(Unofficially this is the start of some random musings and reflections on the Blue Jackets’ offseason, both as a look forward and some thoughts on the past. I’m sure you already do this, but check out some of the recent articles at The Union Blue, BS Hockey, and The Cannon for different perspectives and to see how lively the CBJ blogging world can be. My second Five Days in April post will be up this weekend. Today, a post with a failed Douglas Adams reference in the title.)
On this side of the Stanley Cup playoffs and before the NHL draft, the hockey fan mind floats to free agents. Which players get resigned, and which are left to enter the open market? Aaron Portzline gave a nice primer to the Columbus UFA situation about a week ago, so I’ll point you at his article first. He discusses the likely returnees, and likely departures. Forward depth is a real consideration in this article, with two 3rd/4th line players listed as likely coming back to the Jackets, and one moving on.
I’ll start with MacKenzie (listed among Portzline’s likely returning figures), but it’s the other two I find more interesting. I like Derek MacKenzie the person, and I’m not entirely opposed to DMac the player returning. I shared some positive thoughts on him mid-season, but I hope any new contract isn’t too large. MacKenzie is a positive force in the community and by all accounts a great presence within the team. His on-ice performance isn’t always inspiring, but in a 4th line role it’s not upsetting to see his return.
Comparing the Depth
Now let’s look at the other two depth forwards in the Dispatch UFA list: Jack Skille and Blake Comeau. Each would feature in a 4th line role (assuming a return next season). While Skille is listed as the likely return, which of he and Comeau is the player that should merit another year in Columbus?
Let’s start by comparing the two players in terms of 5-on-5 CF% and zone start percentage (ZS% = offensive zone starts / sum of offensive and defensive zone starts), using data from Extra Skater. This should give us a rough idea of non-scoring impact and responsibility given. We’ll do this without names first.
Player A had a less impressive performance over the past 3 seasons while afforded similar zone assignments. I think Player B is the better choice here, seemingly more able to drive the puck forward. But let’s expand on that, and add more information to help clarify the issue. How does each player perform relative to their team in all three years?
It’s here that we see Player B pull away. His performance relative to team was impressive, all while being a net positive player for the 3 year span. Meanwhile, Player A slips again. Not only was he a net negative CF% player, his team was also improved with him off ice. Finally, let’s also look at each player’s year-by-year scoring per game and shooting percentage (these data from Hockey Reference).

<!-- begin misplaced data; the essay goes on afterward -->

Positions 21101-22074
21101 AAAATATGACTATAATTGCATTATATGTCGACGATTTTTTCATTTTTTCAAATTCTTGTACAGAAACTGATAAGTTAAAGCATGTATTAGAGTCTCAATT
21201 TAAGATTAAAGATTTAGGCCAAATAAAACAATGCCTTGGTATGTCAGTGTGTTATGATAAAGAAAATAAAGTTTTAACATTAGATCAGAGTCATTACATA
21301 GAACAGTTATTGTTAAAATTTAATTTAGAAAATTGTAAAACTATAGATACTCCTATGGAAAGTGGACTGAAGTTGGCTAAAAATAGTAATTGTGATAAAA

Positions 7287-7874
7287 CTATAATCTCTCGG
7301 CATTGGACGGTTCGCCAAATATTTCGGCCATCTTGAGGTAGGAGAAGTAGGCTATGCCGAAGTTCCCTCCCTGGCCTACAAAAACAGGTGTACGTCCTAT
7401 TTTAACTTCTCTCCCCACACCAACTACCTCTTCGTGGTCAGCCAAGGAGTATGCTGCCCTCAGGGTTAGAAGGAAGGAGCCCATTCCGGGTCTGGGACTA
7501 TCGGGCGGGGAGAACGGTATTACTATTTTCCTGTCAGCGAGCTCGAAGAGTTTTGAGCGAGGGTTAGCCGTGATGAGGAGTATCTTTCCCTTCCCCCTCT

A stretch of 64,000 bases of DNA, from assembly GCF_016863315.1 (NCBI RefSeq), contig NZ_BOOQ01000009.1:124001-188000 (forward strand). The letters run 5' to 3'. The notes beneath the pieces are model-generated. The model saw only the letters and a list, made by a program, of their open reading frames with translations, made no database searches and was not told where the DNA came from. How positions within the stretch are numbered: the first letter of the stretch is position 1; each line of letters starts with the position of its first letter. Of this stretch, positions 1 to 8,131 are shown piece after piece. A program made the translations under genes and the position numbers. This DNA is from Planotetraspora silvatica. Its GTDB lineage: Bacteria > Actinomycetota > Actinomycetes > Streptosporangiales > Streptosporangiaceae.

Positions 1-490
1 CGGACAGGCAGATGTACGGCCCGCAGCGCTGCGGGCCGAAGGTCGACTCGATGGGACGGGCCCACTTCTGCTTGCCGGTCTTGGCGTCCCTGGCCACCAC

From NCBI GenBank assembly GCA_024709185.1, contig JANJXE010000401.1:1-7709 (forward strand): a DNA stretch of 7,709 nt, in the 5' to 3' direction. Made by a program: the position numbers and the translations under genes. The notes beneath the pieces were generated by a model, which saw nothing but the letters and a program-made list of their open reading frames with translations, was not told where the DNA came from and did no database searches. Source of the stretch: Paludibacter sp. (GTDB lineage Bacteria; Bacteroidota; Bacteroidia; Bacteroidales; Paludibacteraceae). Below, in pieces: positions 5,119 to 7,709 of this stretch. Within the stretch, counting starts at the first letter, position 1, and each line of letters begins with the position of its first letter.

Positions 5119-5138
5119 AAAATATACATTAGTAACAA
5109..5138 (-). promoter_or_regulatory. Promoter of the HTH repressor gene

There’s not much difference to be found here. Each one has suffered the ups and downs of shooting percentage (a very luck-driven thing that is extremely variable from year-to-year). From pure scoring, it’s hard to say one performs better than the other. Player A is the slightly better choice, but only slightly (over the total 3 years, Player A has 0.255 Pts/G, Player B has 0.243).
It’s the CF% and Relative CF% that sells me on Player B as the better selection. Neither one sees easier usage, and Player B comes out ahead in the comparison. Further, Player A isn’t making up for shot differential play by producing offensively.
Player A is Jack Skille, the guy that Aaron Portzline said “did enough in limited time with the Blue Jackets last season to impress the powers that be.” Player B is Blake Comeau, a man seemingly on the way out.
Where Different Ideas Collide
Of course, the great philosophical conundrum to ask here is this: “Why care about the 4th line when you’ve already admitted to its low impact with Derek MacKenzie?” I am seemingly at a contradictory point by stressing the idea Skille should be gone. It’s true, the biggest concern of any team should be to acquire top tier scoring and puck-driving forward or defensive talent. But why populate an entire 4th line with inadequate players? Tyler Dellow touched on this in a critical assessment of the Pittsburgh Penguins this March. The Penguins were woeful without Crosby or Malkin on the ice in the regular season, an obvious weakness to their team. The takeaway: a team can’t play top players every single minute, so it’s better to fill that time with competent skaters (else the other team fill the back of your club’s net).
Derek MacKenzie sounds to be an obvious return, and a guy who offers a spirit to the team. There’s nothing wrong with that, so long as the whole team isn’t comprised by players of his ilk (lots of soul, not a ton of production). If we’re to follow Mike MacLean’s rough forward lines in his latest Cannon article (a solid piece, as is typical from those guys), we see that rotating final forward spot between Boll and Skille.
Using Mike’s lines: let’s say we assume one free agent pickup, and then slide Calvert up a line (at least until one of the rookie Jackets makes an appearance). We now have one more spot on the 4th line to fill. Of the two remaining guys, Boll is an abject disaster (check out some Boll comments from The Coach at The Union Blue), and Skille we’ve shown as a lesser choice than Comeau here. With Skille and MacKenzie, we’re left populating two spots with subpar performers. Why leave that option open?
Skille – MacKenzie – Letestu. Imagine an icing situation for that 4th line vs one of the Great Centers in the division (Crosby, Malkin, Tavares, Backstrom, Giroux). That sounds horrifying. Why risk such a situation without a good player on the 4th line?
(Bonus shoutout: for some Pittsburgh-centric coverage of the offseason, check out Jason’s new blog!)